Showing posts from April, 2010

A view of Chester - Part 2 of 2

On our wander around Chester, not only the buildings were interesting, but also the people. Suddenly spotted this elderly lady with her elderly camera, standing in front to me, photographing something. Just had to take a picture of her! We had a conversation for a few minutes, and it turned out that she had several other old cameras in a carrier back in her hand! The Old Photographer A bronze sculpture of a Elephant, unveiled on Tuesday 16th March 2010 opposite the Town Hall. It is called Janya, and is a baby Indian Asian calf. It was donated by Chester zoo. Next we moved onto Chester Cathedral. The C7th Mercian King, Wulfhere, is reputed to have founded a timber church on this site dedicated to St Peter and St Paul, but it was his daughter, Werburgh, who really put Chester on the map. She renounced her royal status to become a nun at Ely Abbey. Many miracles were attributed to her during her lifetime, including restoring back to life a goose that had been stolen an

A view of Chester - Part 1 of 2

One of the first places we passed on our way to Chester town centre, was some Roman remains. The History of Chester can be dated back to the Romans who named Chester Deva (pronounced Dewa) after the spirit of the River Dee. Roman Chester was considered as important then as Londinium (London). The Romans didn't just create a small fort here, they meant to stay, building a city for their 20th Legion. The Romans built Chester as a strategic position at the centre of Roman Britain, with plans to sail from the River Dee to invade Ireland and North Wales.  In the Roman gardens Part of the Chester Roman Amphitheatre - the largest amphitheatre to be found in Britain. The Chester Roman Amphitheatre, was built to serve the fort of Deva. It was used as a multi-purpose entertainment centre for the troops stationed here, and also as a training ground. Installed in 1899, the Eastgate Clock is positioned on the bridge over Eastgate Street in the city of Chester, the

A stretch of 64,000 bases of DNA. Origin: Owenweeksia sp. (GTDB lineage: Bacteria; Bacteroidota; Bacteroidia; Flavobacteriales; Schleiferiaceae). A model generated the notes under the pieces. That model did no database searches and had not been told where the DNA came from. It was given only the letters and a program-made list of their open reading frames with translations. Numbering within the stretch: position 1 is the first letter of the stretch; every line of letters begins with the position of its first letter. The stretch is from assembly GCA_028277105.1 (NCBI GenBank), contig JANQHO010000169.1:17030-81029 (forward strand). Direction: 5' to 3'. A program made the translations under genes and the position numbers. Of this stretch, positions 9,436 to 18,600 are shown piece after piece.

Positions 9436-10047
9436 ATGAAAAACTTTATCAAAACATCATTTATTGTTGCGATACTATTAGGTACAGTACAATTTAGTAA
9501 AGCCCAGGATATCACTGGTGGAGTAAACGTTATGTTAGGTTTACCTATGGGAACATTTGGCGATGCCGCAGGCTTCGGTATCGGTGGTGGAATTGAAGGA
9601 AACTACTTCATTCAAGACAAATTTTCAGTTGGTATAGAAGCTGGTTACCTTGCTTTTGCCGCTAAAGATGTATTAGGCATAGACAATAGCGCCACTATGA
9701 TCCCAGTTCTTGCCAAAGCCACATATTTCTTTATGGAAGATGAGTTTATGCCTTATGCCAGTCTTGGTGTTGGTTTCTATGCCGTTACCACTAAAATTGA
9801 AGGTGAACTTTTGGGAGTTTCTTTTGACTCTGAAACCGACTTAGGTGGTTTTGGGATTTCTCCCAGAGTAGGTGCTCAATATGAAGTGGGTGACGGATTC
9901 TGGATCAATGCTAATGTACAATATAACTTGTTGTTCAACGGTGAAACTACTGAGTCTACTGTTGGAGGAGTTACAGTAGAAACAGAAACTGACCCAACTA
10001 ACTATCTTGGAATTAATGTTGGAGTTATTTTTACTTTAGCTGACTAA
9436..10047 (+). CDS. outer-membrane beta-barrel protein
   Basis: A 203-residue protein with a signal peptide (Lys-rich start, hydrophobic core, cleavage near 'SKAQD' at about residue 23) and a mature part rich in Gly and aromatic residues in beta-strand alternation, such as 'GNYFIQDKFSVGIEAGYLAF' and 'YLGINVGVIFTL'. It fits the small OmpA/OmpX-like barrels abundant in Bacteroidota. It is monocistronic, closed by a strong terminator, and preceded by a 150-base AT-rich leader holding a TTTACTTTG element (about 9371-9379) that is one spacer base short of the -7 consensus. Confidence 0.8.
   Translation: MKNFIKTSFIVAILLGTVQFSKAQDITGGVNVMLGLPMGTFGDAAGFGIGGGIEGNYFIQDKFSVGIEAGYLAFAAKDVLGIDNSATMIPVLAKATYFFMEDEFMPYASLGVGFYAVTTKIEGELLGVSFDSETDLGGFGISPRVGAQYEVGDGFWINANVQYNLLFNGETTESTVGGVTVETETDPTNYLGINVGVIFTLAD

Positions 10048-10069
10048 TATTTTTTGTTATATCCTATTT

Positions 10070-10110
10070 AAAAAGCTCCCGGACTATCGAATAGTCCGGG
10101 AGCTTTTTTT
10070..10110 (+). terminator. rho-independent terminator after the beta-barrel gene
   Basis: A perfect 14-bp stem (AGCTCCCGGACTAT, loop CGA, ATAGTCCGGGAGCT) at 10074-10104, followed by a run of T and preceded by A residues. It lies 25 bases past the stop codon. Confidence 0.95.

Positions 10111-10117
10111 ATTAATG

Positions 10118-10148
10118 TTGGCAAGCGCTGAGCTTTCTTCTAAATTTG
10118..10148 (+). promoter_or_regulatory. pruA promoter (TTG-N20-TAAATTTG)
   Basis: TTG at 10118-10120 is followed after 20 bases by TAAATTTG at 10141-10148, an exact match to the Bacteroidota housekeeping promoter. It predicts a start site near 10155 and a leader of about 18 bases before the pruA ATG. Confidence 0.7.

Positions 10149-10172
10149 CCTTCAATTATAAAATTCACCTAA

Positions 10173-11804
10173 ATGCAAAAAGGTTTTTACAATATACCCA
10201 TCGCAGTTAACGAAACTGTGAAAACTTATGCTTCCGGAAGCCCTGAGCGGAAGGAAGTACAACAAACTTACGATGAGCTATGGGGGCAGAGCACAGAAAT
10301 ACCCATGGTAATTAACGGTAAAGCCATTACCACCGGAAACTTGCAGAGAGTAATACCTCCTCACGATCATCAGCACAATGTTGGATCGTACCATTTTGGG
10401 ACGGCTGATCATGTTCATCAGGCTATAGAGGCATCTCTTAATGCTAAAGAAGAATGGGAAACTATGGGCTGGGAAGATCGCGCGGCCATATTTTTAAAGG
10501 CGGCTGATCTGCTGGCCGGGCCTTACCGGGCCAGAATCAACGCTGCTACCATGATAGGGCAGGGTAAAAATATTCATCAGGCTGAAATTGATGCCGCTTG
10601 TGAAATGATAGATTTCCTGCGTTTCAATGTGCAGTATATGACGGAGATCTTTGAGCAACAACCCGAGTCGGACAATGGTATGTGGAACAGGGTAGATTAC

The Pontcysyllte Aqueduct

The start of our short break!  First a family visit, and then onto the Pontcysyllte Aqueduct. The pictures and write-up sounded good. so we were looking forward to seeing it. Approaching our destination, we stopped for a while to admire the river Dee as it flowed through the town. Noisily (above) and peacefully (below). And then our first sight of our objective. Designed and built by Thomas Telford and Williams Jessop, Pontcysyllte means 'the bridge that connects', a magnet for those who want to experience one of the most remarkable achievements of the industrial revolution. You can walk across Pontcysyllte, or save your legs and take a leisurely boat ride - we did neither! Well, we did walk underneath and along the path to the edge of the bridge. The Pontcysyllte Aqueduct is a navigable aqueduct that carries the Llangollen Canal across the River Dee in the Vale of Llangollen in north east Wales. The 18-arched stone and cast iron structure is for u